David’s desire to avoid the game by walking off. As a result, David’s lack of exposure to group activities robbed him of group play experiences, resulting in what was perceived as a social skills deficit.
Gaby (remember him)? the oldest of three children, was fun-loving and active. He struggled to keep up in class and was often accused of being disrespectful to his teacher. He was also a frequent visitor to the principal’s office for getting into physical fights with his peers.
His mother was frustrated. “Gaby just doesn’t get it. He needs to learn that other people exist and that he’s not the only child alive. He grabs from others, has difficulty waiting his turn, and is often in his own world. When playing basketball, he always shoots the ball himself rather than strategically passing it off to other players. Sometimes Gaby puts his foot in his mouth, unaware of how his poor word choices impact others.
My assessment suggested that Gaby had ADHD. (Amazing what one can learn from a game of chess isn’t it?) But even treating ADHD has no one-size-fits-all solution.
The Diagnostic and Statistical Manual of Mental Disorders (DSM) specifies that at least two different criteria must be in evidence when diagnosing ADHD. Inattention is first and foremost (Gaby’s mother said he was off in his own world). To prove the complexity of diagnosis, the DSM lists at least six different variations of inattentiveness, several being related to social situations. The second component of ADHD is impulsivity, or the disruption of the normal process of thinking before acting (Gaby grabs things from others, and in basketball, shoots without developing a passing strategy). Both inattentiveness and impulsivity were affecting Gaby’s performance in the social arena.
It stands to reason that an inability to pay attention could impair the natural process of observation and adaptation of social skills. Over a period of time, the child misses out on important signals and begins to run behind in skills others can pick up intuitively. Impulsivity, on the other hand, throws a wrench into whatever social skills the individual may have actually retained and practiced. Impulsive behaviors can cause the individual to act out suddenly without having the luxury of weighing the potential consequences of his actions. This happens on a neuro-processing level: the brain tends to ‘misfire’ action, and before you know it, the person acted upon a poor choice before having a chance to decide not to. This is can significantly impact one’s perceived social abilities.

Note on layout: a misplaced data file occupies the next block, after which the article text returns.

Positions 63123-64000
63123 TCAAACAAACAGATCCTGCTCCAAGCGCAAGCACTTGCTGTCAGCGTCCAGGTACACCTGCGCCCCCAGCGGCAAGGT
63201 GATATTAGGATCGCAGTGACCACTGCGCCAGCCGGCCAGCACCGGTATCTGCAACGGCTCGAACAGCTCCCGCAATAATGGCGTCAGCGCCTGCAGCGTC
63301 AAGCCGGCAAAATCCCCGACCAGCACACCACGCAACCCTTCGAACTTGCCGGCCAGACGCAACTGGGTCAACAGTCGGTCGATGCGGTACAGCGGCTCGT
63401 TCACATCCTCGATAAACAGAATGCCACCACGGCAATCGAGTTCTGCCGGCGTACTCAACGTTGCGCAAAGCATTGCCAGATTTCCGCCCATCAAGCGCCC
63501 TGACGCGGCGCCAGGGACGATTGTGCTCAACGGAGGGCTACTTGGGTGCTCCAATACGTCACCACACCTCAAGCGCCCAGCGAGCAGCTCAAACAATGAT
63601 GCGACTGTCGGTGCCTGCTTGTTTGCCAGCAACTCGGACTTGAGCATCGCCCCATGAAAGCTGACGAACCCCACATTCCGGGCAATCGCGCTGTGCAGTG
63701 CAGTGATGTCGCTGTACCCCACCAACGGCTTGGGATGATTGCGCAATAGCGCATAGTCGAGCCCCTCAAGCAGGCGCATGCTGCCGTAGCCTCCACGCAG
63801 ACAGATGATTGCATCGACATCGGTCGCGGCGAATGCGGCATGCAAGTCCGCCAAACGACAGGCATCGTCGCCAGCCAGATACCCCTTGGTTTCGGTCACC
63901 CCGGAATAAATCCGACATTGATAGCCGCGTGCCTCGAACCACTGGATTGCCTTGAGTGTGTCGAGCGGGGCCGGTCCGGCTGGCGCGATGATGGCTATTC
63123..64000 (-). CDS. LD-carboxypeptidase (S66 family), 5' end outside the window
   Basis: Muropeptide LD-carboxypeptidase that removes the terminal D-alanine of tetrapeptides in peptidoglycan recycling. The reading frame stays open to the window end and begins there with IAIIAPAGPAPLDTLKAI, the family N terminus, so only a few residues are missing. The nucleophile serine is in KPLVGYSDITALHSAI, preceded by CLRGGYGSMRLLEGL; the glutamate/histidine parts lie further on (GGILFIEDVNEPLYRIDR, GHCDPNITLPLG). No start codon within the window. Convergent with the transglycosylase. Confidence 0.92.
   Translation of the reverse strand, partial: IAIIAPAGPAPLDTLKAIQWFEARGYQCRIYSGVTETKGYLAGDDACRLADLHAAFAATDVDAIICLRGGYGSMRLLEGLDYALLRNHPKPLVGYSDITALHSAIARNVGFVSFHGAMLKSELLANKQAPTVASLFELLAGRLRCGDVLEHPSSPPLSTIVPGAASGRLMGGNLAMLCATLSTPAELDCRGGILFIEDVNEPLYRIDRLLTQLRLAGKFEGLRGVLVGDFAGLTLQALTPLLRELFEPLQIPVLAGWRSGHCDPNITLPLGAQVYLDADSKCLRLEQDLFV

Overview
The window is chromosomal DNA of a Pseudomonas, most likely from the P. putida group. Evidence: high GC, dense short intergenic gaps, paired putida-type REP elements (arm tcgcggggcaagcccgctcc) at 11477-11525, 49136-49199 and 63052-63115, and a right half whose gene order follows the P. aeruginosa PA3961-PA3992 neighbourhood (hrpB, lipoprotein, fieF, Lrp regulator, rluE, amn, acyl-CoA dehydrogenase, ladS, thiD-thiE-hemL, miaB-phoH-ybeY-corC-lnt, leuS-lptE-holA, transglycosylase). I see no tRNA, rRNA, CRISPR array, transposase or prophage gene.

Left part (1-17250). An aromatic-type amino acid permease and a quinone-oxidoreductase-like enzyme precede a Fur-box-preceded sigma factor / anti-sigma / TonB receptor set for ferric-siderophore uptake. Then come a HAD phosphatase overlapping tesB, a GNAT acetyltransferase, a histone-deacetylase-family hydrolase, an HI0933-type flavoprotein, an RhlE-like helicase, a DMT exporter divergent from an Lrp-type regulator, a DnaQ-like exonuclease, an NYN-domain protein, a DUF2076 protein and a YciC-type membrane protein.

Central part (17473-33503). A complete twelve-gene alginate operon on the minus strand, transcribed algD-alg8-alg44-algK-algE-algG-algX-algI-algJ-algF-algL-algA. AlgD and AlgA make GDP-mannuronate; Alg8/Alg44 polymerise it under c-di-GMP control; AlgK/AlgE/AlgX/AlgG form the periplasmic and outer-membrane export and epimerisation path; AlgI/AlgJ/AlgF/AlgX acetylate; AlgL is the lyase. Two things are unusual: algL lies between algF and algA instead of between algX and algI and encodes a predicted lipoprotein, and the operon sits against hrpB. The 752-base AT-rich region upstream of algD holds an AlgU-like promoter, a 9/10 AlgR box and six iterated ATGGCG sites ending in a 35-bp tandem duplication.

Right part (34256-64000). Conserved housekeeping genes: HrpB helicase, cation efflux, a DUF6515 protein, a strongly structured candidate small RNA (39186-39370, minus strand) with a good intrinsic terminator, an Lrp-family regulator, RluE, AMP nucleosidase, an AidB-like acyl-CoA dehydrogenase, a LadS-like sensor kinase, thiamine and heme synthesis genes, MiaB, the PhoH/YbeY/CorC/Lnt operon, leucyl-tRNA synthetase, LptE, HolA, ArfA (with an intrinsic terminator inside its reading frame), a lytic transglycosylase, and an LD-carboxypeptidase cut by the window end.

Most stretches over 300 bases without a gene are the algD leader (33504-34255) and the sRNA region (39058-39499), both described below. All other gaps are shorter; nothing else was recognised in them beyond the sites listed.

With so many possible factors in play, even a diagnosis of ADHD does not provide enough information to inform treatment. In Gaby’s case, further assessment will be needed to determine the specific components of his ADHD and how they are impacting his lack of skills. Only then can a custom-designed treatment plan be drawn up, ensuring every component is properly addressed.
In both Gaby and David’s cases, simply re-teaching social skills would be, at best, a waste of time and money—or, even worse, may further discourage the individual when
the skills taught cannot be successfully implemented. It is interesting to note that both in David and Gaby’s cases, previous attempts were made to do just that—David in social skills groups, and Gaby with a social skills tutor. That neither met with success is not at all surprising given the complexities of their deficits.
Other root causes
In addition to anxiety and ADHD, undetected depression can contribute to social inhibition.
Perhaps the most concerning social deficit is one of an inherent nature. The individual simply lacks the social intuition to connect socially. This is an even more complex situation, requiring a thorough assessment to determine the nature of this disconnect. Is it of a rigid nature? Does he struggle with nonverbal social cues? Is there a language component? Social deficits caused by how the person is wired are quite complex and can be challenging to address. We will more specifically address autism and other spectrum disorders in future articles.
One size does not fit all
One thing is for certain: social skills deficits may look alike but can be caused by a variety of combined factors. If you care to meet with success, it is crucial to have a professional tease apart causative factors before any treatment plan is put in place.
The bad news is that those etiquette lessons will most probably be ineffective when trying to correct a social deficit.
But the good news is that there may be several appropriate treatment options. Accurately determining the root cause is crucial. The next step is formulating a customized treatment plan. With the correct treatment plan addressing the appropriate targets, I have seen many individuals who were previously unable to address their issues now succeed with flying colors.Posted on